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The intersection of grief and breakfast
August 13, 2012 7:37 PM   Subscribe

How do I make eggs that look like David Rakoff's?

Rakoff's death led Salon to post his short essay (linked above) about crafting metallic looking eggs. I'm motivated out of celebrity grief to try and create some of my own. I've got the eggs and graphite... now what?

Rubbing graphite on the eggs does produce a modest grey shine but certainly nothing as rich or shiny as the two pictures. The second picture almost looks coppery.

I'm open to any suggestions as I'm more of a handy person than a crafty person.
posted by chairface to Media & Arts (14 answers total) 8 users marked this as a favorite
 
The article states how he blew the eggs out, put the tees in, and colored the eggs with a black Sharpie. Then he added the graphite. Maybe the Sharpie layer adds the shine?
posted by cooker girl at 7:58 PM on August 13, 2012


Oh, somehow I missed the second picture and the text that goes along with it. He says something about nail polish and varnish? But that was to repair the broken one, so I'm not sure how you'd go about that. Maybe he covered it in clear nail polish and then varnish, just to stabilize it?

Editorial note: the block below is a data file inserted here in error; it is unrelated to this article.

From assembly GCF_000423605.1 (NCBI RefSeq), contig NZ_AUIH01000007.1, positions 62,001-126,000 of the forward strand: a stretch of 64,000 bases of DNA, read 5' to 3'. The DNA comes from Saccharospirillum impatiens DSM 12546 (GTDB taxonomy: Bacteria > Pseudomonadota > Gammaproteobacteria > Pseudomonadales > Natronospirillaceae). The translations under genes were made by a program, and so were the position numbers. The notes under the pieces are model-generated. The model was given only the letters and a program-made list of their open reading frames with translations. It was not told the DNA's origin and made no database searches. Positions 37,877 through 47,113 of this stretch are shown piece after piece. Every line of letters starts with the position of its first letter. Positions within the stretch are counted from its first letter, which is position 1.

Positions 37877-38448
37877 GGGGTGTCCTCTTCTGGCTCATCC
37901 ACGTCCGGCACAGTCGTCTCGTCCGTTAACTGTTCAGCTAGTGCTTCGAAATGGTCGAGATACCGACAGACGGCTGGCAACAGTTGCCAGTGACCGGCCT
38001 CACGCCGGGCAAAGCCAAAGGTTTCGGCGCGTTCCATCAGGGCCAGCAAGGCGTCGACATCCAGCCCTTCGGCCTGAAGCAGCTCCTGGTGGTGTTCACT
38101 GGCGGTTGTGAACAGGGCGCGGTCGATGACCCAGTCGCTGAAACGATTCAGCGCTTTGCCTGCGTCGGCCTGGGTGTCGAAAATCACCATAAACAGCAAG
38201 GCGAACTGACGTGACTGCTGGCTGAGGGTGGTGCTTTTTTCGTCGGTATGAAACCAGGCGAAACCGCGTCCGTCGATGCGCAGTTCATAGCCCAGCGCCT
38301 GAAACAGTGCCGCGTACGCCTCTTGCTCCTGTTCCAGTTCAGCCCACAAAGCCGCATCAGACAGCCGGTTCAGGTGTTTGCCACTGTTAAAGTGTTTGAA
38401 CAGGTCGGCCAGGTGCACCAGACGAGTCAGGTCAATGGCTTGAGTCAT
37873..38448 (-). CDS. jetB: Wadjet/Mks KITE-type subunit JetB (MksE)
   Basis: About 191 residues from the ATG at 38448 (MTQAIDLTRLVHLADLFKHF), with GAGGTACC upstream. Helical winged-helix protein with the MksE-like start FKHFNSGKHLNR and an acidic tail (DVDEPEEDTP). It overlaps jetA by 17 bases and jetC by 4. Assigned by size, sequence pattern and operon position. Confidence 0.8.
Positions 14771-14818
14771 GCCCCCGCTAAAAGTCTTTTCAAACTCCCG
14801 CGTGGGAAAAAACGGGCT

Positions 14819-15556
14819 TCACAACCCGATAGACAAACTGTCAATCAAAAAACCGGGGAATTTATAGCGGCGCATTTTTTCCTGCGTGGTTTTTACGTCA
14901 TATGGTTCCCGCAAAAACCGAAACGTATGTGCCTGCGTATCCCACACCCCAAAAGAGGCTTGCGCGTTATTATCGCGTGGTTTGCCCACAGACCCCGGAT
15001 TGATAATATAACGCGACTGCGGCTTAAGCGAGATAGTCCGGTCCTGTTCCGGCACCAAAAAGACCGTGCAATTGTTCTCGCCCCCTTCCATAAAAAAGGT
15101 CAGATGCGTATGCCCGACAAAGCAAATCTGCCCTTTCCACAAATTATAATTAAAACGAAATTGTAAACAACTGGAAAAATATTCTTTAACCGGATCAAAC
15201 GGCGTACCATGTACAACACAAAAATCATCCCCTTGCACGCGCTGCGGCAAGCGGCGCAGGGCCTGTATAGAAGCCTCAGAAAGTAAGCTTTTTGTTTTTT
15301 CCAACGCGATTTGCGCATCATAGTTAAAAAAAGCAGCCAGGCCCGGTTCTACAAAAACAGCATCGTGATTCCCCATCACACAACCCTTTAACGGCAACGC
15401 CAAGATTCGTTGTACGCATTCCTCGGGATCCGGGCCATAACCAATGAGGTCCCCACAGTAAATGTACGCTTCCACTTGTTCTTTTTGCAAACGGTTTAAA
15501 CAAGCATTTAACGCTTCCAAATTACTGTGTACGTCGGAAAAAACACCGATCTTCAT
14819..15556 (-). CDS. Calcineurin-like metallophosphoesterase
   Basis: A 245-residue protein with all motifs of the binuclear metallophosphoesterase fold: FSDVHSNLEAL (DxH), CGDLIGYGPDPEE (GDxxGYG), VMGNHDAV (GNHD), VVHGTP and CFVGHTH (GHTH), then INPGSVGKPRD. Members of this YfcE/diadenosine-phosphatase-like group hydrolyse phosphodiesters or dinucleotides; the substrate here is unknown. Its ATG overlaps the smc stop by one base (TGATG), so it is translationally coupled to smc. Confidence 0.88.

posted by cooker girl at 8:01 PM on August 13, 2012


I think the second picture looks coppery because of lighting and whatever's being reflected off the shiny surface.
posted by erst at 8:05 PM on August 13, 2012


He started with brown eggs, blew them out, colored them with black Sharpie then rubbed them with graphite.
I think the brown eggshell base is key.
posted by Floydd at 8:09 PM on August 13, 2012 [1 favorite]


What kind of graphite powder are you using? General's is much shinier than AGS.
posted by Sidhedevil at 8:10 PM on August 13, 2012


Reading the article, it sounds like he didn't rub the eggs with a pencil, but applied powdered graphite to them in some way.

I think the coppery look on the second photo is a reflection of the photographer (Rakoff himself?). Which might imply that the appearance of the eggs in the photos is a little misleading.
posted by Sara C. at 8:10 PM on August 13, 2012


OK, I've now read the whole thing through a few times, and it sounds like this is what he did:

1. acquire brown eggs.

2. blow out whites and yolks, leaving shells intact.

3. glue shells to golf tees.

4. color shells black with sharpie*.

5. rub blackened shells with graphite powder.

6. invite over clumsy friend.

7. painstakingly reconstruct eggs.

*This causes me to wonder what the color difference would be with different colored sharpies. Red? Green? Some wild color from those multi-packs you can get?
posted by Sara C. at 8:16 PM on August 13, 2012


Rakoff's friend brought both powdered graphite and graphite sticks. If you get sticks, you want the softest ones possible. The hard ones can be scratchy on paper, let alone eggshell.

You might also experiment with conté crayons, which are graphite or charcoal in a wax or clay base. They are available in more colours, but I suspect the graphite is probably a more subtle, elegant and permanent pigment.